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ALLENDE v. WINTER FRUIT DISTRIBS.

UNITED STATES DISTRICT COURT FOR THE EASTERN DISTRICT OF PENNSYLVANIA


March 21, 1989

FRANCISCO J. ALLENDE
v.
WINTER FRUIT DISTRIBUTORS, INC. AND ERIC SCHAKEL

The opinion of the court was delivered by: NEWCOMER

MEMORANDUM

 CLARENCE C. NEWCOMER, UNITED STATES DISTRICT JUDGE.

 This is an action for breach of an employment contract and violation of the Pennsylvania Wage Payment and Collection Law. Presently before the court is defendants' motion to dismiss the complaint pursuant to Fed.R.Civ.P. 12(b)(6).

 I. Standard of Review

 Pursuant to Fed.R.Civ.P. 12(b)(6), a court should dismiss a case for failure to state a cause of action only if it appears to a certainty that no relief could be granted under any set of facts which could be proved. Hishon v. King & Spalding, 467 U.S. 69, 73, 81 L. Ed. 2d 59, 104 S. Ct. 2229 (1984). Because granting such a motion results in a determination on the merits at such an early stage of plaintiff's case, the district court "must take all the well pleaded allegations as true, construe the complaint in the light most favorable to the plaintiff, and determine whether, under any reasonable reading of the pleadings, the plaintiff may be entitled to relief." Colburn v. Upper Darby Township, 838 F.2d 663, 664-65 (3d Cir. 1988) (quoting Estate of Bailey by Oare v. County of York, 768 F.2d 503, 506 (3d Cir. 1985)). As is appropriate, the factual background information that follows is stated in the light most favorable to the plaintiff.

 II. Factual Background

 Plaintiff Francisco J. Allende was employed by Winter Fruit Distributors, Inc. from September 1985 until his dismissal on October 17, 1988. Allende held the position of Vice President of Finance and Administration in the company's Philadelphia office. Defendant Winter Fruit Distributors was acquired by Western Agri-Management International in August 1988. Defendant Eric Schakel, a principal in Western Agri-Management, became the president and chief executive officer of Winter Fruit.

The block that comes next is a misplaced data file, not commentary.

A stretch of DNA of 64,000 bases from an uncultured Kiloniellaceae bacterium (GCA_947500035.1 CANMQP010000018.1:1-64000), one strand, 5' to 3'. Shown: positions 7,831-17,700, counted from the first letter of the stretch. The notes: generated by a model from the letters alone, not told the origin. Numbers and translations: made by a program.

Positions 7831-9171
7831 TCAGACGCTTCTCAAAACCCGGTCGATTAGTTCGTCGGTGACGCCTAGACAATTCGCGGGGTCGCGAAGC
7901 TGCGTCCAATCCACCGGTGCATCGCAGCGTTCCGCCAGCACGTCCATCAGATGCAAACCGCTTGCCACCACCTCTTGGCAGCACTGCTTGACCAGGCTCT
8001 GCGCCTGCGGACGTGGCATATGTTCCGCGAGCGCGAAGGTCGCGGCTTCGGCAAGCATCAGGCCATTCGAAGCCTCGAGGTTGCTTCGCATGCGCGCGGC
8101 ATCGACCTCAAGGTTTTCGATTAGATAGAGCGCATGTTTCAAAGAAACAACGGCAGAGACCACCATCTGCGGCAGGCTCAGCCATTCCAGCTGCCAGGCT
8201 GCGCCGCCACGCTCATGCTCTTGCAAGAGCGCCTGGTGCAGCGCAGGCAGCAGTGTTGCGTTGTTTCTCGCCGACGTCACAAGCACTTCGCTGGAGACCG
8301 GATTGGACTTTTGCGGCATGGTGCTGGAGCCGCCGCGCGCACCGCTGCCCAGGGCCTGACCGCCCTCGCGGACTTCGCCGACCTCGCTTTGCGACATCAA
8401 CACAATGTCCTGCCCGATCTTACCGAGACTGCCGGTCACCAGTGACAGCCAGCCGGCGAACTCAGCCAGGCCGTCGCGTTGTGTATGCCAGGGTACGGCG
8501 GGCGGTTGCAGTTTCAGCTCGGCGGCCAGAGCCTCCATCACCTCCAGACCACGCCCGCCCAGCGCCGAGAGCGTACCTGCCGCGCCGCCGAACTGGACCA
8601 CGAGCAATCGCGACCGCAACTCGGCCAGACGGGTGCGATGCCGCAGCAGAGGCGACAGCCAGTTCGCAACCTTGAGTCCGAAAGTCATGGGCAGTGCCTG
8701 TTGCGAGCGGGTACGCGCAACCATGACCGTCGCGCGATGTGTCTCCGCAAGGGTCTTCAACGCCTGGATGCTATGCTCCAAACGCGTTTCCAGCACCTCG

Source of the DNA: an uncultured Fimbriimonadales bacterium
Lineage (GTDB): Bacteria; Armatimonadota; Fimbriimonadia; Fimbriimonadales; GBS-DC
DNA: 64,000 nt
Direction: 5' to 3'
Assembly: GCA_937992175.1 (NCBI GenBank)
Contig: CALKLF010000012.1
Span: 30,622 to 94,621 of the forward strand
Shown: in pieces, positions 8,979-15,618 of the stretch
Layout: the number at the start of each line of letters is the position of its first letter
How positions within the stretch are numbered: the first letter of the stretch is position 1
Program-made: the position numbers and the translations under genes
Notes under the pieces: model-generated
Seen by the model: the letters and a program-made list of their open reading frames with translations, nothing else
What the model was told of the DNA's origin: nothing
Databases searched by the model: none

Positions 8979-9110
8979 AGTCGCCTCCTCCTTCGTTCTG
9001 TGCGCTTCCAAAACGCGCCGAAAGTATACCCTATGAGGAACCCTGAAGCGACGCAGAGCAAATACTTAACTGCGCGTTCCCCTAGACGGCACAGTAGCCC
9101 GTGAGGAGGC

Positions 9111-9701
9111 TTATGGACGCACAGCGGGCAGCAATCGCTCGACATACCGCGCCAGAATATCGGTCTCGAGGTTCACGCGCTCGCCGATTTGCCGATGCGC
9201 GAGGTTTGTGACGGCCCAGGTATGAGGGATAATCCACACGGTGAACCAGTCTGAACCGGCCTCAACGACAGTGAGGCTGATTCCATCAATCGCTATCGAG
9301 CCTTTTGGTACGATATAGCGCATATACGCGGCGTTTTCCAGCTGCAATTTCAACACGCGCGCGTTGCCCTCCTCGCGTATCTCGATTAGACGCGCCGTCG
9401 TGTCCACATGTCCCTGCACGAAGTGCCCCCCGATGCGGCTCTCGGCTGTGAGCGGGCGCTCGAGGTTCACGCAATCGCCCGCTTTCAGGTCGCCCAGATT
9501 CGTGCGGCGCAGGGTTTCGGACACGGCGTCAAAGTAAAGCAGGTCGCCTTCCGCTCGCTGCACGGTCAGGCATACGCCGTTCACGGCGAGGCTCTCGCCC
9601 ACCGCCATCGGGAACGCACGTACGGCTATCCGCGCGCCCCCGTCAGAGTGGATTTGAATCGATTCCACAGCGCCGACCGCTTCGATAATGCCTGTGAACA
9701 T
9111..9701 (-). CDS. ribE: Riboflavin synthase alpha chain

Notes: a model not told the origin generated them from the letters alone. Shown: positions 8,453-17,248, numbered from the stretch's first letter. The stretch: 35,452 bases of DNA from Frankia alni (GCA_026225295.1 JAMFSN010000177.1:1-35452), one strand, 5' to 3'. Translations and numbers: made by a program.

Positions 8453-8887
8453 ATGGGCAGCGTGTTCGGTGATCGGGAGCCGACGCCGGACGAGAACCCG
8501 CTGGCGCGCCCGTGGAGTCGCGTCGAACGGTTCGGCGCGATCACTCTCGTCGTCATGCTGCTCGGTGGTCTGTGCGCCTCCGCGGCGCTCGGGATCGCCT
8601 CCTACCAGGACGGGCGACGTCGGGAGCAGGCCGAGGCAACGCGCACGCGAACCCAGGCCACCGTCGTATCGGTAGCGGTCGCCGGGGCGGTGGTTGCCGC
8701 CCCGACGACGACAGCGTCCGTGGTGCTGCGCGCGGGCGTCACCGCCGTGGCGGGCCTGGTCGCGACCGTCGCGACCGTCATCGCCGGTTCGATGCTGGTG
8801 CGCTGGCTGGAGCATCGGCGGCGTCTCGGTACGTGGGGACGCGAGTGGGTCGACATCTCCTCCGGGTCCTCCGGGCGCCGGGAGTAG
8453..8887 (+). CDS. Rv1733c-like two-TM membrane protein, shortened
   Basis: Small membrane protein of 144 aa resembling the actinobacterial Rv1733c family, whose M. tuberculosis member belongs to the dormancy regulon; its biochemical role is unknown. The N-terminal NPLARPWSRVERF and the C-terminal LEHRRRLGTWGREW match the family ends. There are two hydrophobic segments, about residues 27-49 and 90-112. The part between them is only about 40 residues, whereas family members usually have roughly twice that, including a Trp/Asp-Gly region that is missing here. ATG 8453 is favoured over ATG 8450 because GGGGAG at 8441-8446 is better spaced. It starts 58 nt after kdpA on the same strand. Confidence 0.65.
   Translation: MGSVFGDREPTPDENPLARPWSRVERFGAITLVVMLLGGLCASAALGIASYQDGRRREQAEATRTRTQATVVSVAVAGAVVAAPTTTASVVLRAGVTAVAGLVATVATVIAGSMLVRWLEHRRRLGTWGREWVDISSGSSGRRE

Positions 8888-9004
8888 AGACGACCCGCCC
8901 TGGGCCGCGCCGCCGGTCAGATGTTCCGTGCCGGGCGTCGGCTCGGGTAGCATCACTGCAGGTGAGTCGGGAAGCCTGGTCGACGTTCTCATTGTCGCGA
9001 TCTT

On August 23, 1988, Schakel advised Allende and others that by the end of September 1988, a bonus system would be designed and implemented providing bonus opportunities for all employees. Schakel also met with Allende during September 1988 concerning Allende's employment. At the time, Schakel was aware that Allende had been offered employment elsewhere. Schakel urged Allende not to accept other employment and agreed to continue to employ Allende during the current business season. *fn1" In reliance on both the promise of a bonus and the promise of continued employment during the current business season, Allende rejected the alternative offer of employment in order to remain at Winter Fruit.

 Despite the various promises made by Schakel, Allende's employment was involuntarily terminated on October 17, 1988, and the business of Winter Fruit was relocated shortly thereafter to Visalia, California. Allende then brought suit against Winter Fruit and against Schakel seeking to recover unpaid salary through the end of the business season, and unpaid bonus, automobile allowance, and fringe benefits. Damages are sought for breach of the parties' oral agreement and violations of the Pennsylvania Wage Payment and Collection Law (WPCL), 43 Pa. Cons. Stat. Ann. § 260.1.

 III. Discussion

 The WPCL provides in relevant part:

 

(a) Separated Employees. Whenever an employer separates an employee from the payroll, or whenever an employee quits or resigns his employment, the wages or compensation earned shall become due and payable not later than the next regular payday of his employer on which such wages would otherwise be due and payable. If requested by the employee, such payment shall be made by certified mail.

 43 Pa. Stat. Ann. § 260.5 (Purdon Supp. 1988-89). *fn2"